It's all about the Ring

Ducks forward Corey Perry celebrates a second period goal against the Senators during Game 4 in...

Ducks forward Corey Perry celebrates a second period goal against the Senators during Game 4 in Ottawa Monday night. (Sun Media/Tony Caldwell)

EARL MCRAE -- Sun Media

, Last Updated: 10:07 AM ET

The Ring. It's all about the Ring. The Cup is great, but the Cup is team, the Ring is personal, and you talk to the players who've won the Stanley Cup and they'll tell you the Ring, the Ring, gimme the Ring.

With the Ring they can do what they can't do with the Cup, they can eventually pass the ring down to someone in the family, the more Rings won, the more family members honoured.

But not if you're Dave Keon, the great Toronto Maple Leaf of days of yore.

Keon has four grown kids, exactly the right number for the four Stanley Cups he won with the Leafs of the early '60s, except one Ring doesn't divide equally into four kids. Four Cups but only one Ring for Dave Keon. It'd be nice, he agrees, if he had four Rings to pass along to his four kids, but the Toronto Maple Leafs didn't believe in splurging on Rings -- and those were the days when Rings didn't cost NHL clubs the $20,000 to $25,000 each it costs them today.

The Ottawa Senators and Anaheim Quacks have budgeted for player Rings, but should one or the other win two, three, or more Cups in a row, will they pay for new Rings each time or do what the Maple Disbelieves did and, says Dave Keon, always did historically.

"I've got one Ring for the four Stanley Cups," says Keon from his home in Florida. "The first one. The Ring had a silver maple leaf, my name, the year we won, and a quarter-carat diamond. We won again the next year, but had to turn the ring in. They made the diamond a half-carat, and added that year. The third year, same ring, but a three-quarter carat, added the year. The fourth year, a full-carat diamond, added the year."

What if you'd won a fifth year, Dave? "A full carat-and-a-quarter."

And on and on with the same-Ring Maple Leaves. The only guys who got new rings were the ones who hadn't been on a previous winner. "The quarter-carat," says Keon.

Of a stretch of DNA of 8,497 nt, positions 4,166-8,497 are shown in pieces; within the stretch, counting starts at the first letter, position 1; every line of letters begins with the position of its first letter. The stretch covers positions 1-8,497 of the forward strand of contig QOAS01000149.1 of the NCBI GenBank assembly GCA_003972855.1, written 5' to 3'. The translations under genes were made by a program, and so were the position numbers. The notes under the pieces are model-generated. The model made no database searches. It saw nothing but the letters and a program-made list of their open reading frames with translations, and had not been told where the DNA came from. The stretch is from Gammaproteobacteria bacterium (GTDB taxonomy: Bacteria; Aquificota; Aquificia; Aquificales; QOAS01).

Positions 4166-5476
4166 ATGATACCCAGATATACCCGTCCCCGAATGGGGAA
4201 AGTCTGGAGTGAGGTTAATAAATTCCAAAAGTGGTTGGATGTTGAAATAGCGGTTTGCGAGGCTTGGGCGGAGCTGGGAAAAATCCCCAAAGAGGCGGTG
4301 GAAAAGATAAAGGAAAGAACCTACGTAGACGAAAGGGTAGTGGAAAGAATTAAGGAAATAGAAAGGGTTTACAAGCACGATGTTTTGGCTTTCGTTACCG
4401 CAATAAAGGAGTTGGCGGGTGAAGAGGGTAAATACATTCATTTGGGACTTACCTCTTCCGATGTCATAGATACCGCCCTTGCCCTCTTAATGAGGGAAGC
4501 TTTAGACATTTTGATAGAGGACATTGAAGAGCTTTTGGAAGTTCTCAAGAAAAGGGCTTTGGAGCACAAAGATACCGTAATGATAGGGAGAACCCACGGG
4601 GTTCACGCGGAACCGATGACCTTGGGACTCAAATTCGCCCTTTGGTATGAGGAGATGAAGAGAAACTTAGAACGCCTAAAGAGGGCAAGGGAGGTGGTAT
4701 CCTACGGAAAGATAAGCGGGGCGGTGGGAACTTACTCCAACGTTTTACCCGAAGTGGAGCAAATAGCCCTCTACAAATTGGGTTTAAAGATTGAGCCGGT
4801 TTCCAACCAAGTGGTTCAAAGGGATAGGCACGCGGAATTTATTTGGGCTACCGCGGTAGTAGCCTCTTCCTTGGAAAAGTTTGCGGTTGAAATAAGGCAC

Dave Keon keeps his Ring in a safety deposit box at a bank. He never wears it. "It's real nice, not gaudy at all, but it's humongous. I'd have to carry my hand on my shoulder, it's so heavy."

Vincent Lecavalier could attest to that. When the Tampa Bay Lightning hotshot got his Rocket Richard Trophy as the league's top goal scorer the other night, he decided to wear his Ring. It is colossal. Almost concealed his other fingers. If he keeps wearing the sucker, he'll either have a great power wrist next season, or need a wrist transplant. The replica Ring he had made for his dad's finger is much smaller and more attractive.

The Maple Leaves stinginess wouldn't have happened had Dave Keon been with the Habs. It's true the Canadiens went through an affliction once of giving out turkeys, tie clips, cuff links, and even one year making the players arrange and buy their Rings, but at least, says Keon, the six Rings Henri Richard has for his 11 Stanley Cup victories are all different rings.

Stanley Cup-winning players expend more drool in anticipation of wearing the Ring than hoisting the Cup, but common sense is not always so common.

"Have you seen the size of some of those Super Bowl rings?" asks Keon.

They're not Rings, they're barbells. If the Sens win the Cup, they'd better worry. Owner Eugene Melnyk's a billionaire. The Rings could be the size of a beagle dog.

Dave, your Ring -- do you plan to give it to someone in the family one day?

"Yes."

Who?

"I'm not going to say."

I couldn't let No. 14, superstar, go without asking if he still puts on the skates.

"I did it a year ago and never again. It was a Boston Bruins alumni inter-squad game at Ft. Myers. I went out there and just stood around. All I did was try to get out of the way. I couldn't do anything. It took me two weeks to recover. I wasn't in shape."

He woulda been had he taken his Ring, attached it to one leg, then the other leg, one arm, then the other arm, and done lifts.


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